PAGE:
In a world of diminishing inheritances, quick probate property sales are vital: a Proffered case study 

A recent survey shows that 18% of adults aren’t planning to leave an inheritance to their children, and reveals that further declines are to be expected. 

The survey, conducted by Opinum shows that 7% will instead leave their estates to grandchildren, or other family members, to avoid monies being subject to inheritance tax twice. 

But further studies have also revealed that most adults will rely on inheritances to fund retirement and pay off debts, with 1 in 5 beneficiaries planning to use their inheritance to pay off mortgages and 16% planning to supplement retirement funds with inheritance payouts. 

In a report published earlier this year, the Institute for Fiscal Studies also found an increasing reliance on inheritance in younger generations to help them get on the property ladder, along with findings that those born in the 1980s will have saved around £16,000 less at the age of 45 than previous generations.  

“Relative to other sources of income, inheritances are likely to be about twice as important to the generation born in the 1980s as they were for those of us born in the 1960s. That trend looks set to continue”,

commented The Times reporter, Paul Johnson, earlier this year. But this doesn’t come as a “great surprise”, said Johnson, due to increasing divergence in fortunes between the wealthy baby boomer generation and their struggling children and grandchildren. 

Added to this are the effects of the Covid-19 pandemic and housing boom, which experts predict will impact diminishing inheritance amounts even further.  

Recent reports suggest the Government will increase the current 40% inheritance tax (IHT) rate to help cover the cost of the pandemic. Although by how much is currently an unknown, surveys conducted in the last few months show that 54% fear the Government is set to hike the IHT rate to 50%, with 1 in 7 predicting that it could even rise to 70%.  

The latest housing boom and its soaring property prices are also pushing more estates into IHT-liable territory, again reducing the amount of cash that beneficiaries will actually see. Properties in London are already averaging at £487k and by 2025 house prices are expected to rise to £548k in London and £394k in the South East, all way over the current £325k IHT threshold which, the Government says, will be frozen until 2026.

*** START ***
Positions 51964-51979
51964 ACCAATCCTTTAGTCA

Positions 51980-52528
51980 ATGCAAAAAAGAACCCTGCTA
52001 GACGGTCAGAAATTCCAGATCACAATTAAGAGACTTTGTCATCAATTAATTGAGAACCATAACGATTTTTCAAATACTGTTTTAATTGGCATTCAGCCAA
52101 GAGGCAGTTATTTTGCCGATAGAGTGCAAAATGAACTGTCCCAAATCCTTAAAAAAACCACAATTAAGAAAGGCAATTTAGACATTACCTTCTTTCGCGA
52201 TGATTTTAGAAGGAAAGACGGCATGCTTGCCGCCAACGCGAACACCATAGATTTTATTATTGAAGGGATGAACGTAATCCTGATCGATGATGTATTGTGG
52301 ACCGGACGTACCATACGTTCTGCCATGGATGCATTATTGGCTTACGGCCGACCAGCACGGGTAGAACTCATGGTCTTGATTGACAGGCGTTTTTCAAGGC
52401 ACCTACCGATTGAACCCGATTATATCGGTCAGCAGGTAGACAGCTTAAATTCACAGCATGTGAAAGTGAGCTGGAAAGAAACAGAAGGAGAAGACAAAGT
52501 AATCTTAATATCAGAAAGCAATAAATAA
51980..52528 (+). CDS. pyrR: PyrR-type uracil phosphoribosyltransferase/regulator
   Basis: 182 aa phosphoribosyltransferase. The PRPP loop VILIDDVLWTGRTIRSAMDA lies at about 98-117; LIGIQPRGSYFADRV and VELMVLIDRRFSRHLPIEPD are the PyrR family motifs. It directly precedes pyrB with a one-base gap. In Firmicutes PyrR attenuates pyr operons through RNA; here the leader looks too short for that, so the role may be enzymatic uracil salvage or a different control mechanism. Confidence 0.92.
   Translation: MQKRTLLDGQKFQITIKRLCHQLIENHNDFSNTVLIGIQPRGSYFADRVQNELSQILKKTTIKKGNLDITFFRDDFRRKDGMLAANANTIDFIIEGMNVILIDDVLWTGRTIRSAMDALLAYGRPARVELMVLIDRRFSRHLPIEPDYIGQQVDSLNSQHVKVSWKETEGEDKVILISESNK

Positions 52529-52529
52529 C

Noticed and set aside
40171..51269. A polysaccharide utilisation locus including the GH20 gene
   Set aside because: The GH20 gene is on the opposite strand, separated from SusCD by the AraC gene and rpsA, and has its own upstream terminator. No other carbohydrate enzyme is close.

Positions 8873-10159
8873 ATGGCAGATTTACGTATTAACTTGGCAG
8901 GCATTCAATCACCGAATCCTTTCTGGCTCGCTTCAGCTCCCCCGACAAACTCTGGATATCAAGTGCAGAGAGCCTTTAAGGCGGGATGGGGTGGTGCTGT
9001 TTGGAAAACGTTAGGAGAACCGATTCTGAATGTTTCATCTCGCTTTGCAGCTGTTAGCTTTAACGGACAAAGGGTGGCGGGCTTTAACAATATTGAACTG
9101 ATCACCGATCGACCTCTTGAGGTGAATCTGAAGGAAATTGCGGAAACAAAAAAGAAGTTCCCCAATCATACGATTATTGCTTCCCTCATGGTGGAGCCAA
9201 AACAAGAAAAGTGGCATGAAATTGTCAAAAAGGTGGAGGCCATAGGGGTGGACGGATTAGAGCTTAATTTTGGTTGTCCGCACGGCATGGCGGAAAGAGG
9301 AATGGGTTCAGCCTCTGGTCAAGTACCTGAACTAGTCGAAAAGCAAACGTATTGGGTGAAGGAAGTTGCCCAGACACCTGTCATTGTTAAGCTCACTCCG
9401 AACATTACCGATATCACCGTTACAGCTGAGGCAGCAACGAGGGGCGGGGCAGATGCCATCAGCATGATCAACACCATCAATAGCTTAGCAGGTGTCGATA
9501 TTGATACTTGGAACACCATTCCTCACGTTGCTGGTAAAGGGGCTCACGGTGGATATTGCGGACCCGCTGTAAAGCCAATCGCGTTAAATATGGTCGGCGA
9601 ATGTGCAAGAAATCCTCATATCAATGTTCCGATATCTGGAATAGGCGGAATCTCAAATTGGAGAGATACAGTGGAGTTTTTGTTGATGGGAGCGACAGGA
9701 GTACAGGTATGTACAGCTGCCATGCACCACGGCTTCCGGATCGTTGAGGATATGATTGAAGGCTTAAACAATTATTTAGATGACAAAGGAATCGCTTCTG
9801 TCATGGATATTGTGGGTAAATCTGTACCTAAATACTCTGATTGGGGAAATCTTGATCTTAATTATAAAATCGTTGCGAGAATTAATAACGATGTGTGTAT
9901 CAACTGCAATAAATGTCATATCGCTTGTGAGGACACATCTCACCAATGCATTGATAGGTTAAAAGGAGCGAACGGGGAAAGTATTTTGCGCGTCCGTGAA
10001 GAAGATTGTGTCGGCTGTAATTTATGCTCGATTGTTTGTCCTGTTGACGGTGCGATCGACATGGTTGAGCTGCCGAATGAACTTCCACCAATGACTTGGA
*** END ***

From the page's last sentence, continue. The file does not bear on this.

So the chances are that, when, and if, families receive an inheritance, a quick property sale may be needed to ensure that debts are paid off, retirement funds topped up, and children are given a leg-up on to the property ladder, as was the case for some recent clients of Probate property specialists Proffered. 

The property itself was a three-bed terraced house in South-East London valued at £500,000 which had been languishing on the market for five months, with very little interest. The five beneficiaries were all keen for a quick sale and fast grant of probate for several reasons. One was experiencing financial difficulties, and another wanted to gift a deposit to their son to help him buy his first home. 

The beneficiaries, not having much luck with the traditional estate agency route of selling the property, decided to reach out to Proffered to see if the process could be speeded up. Following a physical valuation, an offer was made to the beneficiaries four days after their initial enquiry. Aside from the quick administrative turnaround offered to the beneficiaries, the valuation provided was accurately produced using multiple data points, and in consultation with several local estate agents. 

The offer was accepted, and upon the executor’s request, the sale competed three days later. This meant that the beneficiaries received the funds of sale quickly, within two weeks of their initial enquiry. The final proceeds that each individual beneficiary received equated to an amount 1.1% below the market value, which by all accounts was an extremely small price to pay for such a quick sale. But it’s not just monetary values that are important to consider in deals such as this one, beneficiaries often talk of the sense of relief that quick financial and emotional closure on probate properties bring. 

For more information about Proffered and how they can help your clients, please contact Adam Bonner [email protected]  

 

This article was submitted to be published by Proffered as part of their advertising agreement with Today’s Wills and Probate. The views expressed in this article are those of the submitter and not those of Today’s Wills and Probate.

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